Alexa
  • Directory of Taiwan

Film review: Characters and their actions unbelievable in the uneven 'Catch and Release'

Film review: Characters and their actions unbelievable in the uneven 'Catch and Release'

Writer Susannah Grant, directing for the first time with "Catch and Release," seems to be aiming for the same kind of meaty chick flick she's come up with before in "28 Days," "Erin Brockovich" and "In Her Shoes."
There's no obligatory makeover montage edited to a perky pop tune, no mad dash to the airport in a last-minute attempt to salvage a relationship. For that at least, we can be thankful.
But this fish-themed romance flops wildly all over the place _ from heavy poignant moments to slapsticky comedy, with a healthy dose of soapy melodrama in between. What's worse is that her characters sound like people saying things that were written for them, not real people behaving organically, believably.
Jennifer Garner, returning to the screen for the first time since becoming a mother with husband Ben Affleck (and it's good to see her again), stars as Gray, a young woman whose fiance, Grady, dies in a boating accident on the eve of their wedding. The florists and caterers arrive and end up serving a funeral instead; the device puts you on edge from the start.
Financial problems force her to move into the cluttered home in laid-back Boulder, Colo., that Grady shared with Dennis (Sam Jaeger), his partner in a fly-fishing business, and Sam (Kevin Smith), the wisecracking pal who likes to regurgitate quotes that appear on his tea company's boxes. (This warm, soothing romantic comedy apparently is brought to you by the folks at Celestial Seasonings.)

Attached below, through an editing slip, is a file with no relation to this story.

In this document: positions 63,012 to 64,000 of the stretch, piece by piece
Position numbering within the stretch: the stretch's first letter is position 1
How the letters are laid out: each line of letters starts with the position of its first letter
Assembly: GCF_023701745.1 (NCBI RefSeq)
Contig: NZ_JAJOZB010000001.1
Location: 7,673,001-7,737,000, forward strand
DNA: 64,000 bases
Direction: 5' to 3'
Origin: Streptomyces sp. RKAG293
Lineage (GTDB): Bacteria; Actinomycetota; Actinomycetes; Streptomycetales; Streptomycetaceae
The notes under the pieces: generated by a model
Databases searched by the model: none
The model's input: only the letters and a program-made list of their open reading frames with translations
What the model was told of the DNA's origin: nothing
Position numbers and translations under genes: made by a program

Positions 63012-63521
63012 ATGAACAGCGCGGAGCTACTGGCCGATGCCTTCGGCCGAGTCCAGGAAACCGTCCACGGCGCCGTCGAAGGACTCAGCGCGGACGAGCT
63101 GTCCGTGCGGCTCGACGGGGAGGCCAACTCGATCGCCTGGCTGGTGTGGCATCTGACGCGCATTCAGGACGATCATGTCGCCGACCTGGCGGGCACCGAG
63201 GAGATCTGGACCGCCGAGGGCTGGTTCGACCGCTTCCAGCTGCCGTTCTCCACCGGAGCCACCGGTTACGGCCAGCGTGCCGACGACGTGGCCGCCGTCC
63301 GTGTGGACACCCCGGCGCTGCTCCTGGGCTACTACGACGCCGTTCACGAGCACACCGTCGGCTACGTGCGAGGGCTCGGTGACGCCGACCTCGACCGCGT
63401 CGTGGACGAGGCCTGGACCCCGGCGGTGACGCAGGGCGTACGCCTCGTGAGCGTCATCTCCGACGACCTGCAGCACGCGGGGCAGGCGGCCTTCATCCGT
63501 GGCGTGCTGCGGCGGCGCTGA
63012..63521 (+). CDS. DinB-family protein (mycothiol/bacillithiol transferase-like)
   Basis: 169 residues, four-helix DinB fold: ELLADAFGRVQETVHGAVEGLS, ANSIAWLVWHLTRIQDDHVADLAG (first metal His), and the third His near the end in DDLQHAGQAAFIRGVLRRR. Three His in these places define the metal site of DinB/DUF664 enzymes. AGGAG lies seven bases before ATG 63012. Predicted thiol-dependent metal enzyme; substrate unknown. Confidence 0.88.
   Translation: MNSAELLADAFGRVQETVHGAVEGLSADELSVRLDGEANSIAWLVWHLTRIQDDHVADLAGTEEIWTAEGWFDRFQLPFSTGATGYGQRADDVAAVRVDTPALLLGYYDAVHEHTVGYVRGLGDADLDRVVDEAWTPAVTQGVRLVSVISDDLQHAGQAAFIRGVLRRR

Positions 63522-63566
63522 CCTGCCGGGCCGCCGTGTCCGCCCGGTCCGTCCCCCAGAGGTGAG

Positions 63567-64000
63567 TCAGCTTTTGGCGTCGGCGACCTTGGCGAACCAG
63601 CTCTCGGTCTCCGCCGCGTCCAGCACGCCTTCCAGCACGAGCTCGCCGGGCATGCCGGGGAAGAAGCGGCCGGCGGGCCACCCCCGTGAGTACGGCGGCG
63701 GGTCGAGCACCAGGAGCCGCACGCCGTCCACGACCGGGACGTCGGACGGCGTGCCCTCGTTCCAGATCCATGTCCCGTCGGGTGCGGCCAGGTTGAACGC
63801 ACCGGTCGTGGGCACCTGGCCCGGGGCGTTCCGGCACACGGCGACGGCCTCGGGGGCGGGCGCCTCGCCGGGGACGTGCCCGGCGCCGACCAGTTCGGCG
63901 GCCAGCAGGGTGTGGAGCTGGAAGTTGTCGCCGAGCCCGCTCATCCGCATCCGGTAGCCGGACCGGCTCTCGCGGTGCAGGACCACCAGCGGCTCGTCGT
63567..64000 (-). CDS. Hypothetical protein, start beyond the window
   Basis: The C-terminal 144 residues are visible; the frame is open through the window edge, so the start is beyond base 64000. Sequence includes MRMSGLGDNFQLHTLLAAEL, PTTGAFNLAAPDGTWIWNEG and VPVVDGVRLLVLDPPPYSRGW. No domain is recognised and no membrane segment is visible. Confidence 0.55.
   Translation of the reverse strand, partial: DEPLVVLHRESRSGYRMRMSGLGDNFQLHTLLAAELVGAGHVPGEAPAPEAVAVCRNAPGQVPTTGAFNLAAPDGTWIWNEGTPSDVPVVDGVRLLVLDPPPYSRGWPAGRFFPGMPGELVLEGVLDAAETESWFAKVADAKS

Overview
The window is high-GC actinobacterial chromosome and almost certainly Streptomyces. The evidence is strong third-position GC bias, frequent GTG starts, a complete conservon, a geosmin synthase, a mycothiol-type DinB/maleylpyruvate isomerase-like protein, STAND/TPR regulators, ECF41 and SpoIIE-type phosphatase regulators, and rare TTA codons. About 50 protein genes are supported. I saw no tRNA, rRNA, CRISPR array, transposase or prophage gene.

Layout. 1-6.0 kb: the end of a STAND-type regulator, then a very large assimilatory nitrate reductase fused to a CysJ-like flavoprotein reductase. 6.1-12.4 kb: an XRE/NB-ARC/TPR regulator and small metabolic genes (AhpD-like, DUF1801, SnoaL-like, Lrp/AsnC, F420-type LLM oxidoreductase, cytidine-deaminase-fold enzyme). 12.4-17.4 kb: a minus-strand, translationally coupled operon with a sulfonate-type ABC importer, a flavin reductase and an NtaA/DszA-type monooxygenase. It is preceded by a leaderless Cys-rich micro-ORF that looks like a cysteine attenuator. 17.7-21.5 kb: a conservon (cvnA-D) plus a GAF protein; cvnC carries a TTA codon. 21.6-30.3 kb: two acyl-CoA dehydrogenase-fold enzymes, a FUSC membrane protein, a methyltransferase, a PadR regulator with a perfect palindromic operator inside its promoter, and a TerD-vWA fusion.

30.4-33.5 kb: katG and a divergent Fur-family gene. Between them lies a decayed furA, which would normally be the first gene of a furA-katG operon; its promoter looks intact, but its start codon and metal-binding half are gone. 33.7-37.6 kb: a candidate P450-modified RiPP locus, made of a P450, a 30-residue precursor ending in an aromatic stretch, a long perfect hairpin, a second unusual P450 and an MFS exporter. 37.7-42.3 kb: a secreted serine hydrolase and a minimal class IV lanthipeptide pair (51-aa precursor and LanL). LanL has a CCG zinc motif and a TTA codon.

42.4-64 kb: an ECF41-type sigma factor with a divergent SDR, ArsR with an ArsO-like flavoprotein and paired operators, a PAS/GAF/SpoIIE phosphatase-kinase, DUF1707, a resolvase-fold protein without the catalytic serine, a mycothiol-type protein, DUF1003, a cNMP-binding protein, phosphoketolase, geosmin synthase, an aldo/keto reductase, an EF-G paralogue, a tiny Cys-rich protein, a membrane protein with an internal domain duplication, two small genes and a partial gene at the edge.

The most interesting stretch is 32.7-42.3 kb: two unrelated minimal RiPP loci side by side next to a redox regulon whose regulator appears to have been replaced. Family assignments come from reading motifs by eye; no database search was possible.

But while she's there, and still grieving, Gray learns all kinds of things about the man she loved that she never knew before _ like, that he was secretly wealthy and had about $1 million (euro770,000)in his bank account. Oh, and that he cheated on her with a woman in Los Angeles and is the father of her young son, to whom he sends $3,000 (euro2,300) a month.
All of this makes her realize that she never really knew him _ or herself for that matter.
Soon the mom, a dippy massage therapist named Maureen (Juliette Lewis) who is the polar opposite of the straight, wholesome Gray, comes teetering into town in her high heels and micro-miniskirt with the destructive little moppet (Joshua Friesen) in tow. All of Grady's inordinately openhearted friends not only let her stay, they also eat the cleansing organic dinner she prepares for them, which provides an opportunity for Gray to loosen up for once and make some confessions of her own. (The moment is supposed to be a powerful turning point; instead, it just feels clunky.)
In the midst of all this there's an out-of-nowhere suicide attempt and a couple of ugly confrontations with Grady's mother (Fiona Shaw), who wants the family's heirloom engagement ring back.
There's a lot going on here. It's a long movie, and it's packed.
At the same time, Gray falls in love with one of Grady's buddies, a bad-boy TV director named Fritz (Timothy Olyphant), and begins a secret relationship with him. His sly good looks make it easy to accept Olyphant as a scheming womanizer; after similar roles in "Go" and "The Girl Next Door," he's got this routine down by now. But then Fritz turns into a sweetheart, which seems abruptly out of place.
Not to mention that it's implausible that she'd fall for this person, out of everyone in the world, this quickly. It seems crass _ and, if you'll pardon the pun, a little fishy.
"Catch and Release," a Columbia Pictures release, runs 111 minutes. One and a half stars out of four.


Updated : 2021-05-11 23:03 GMT+08:00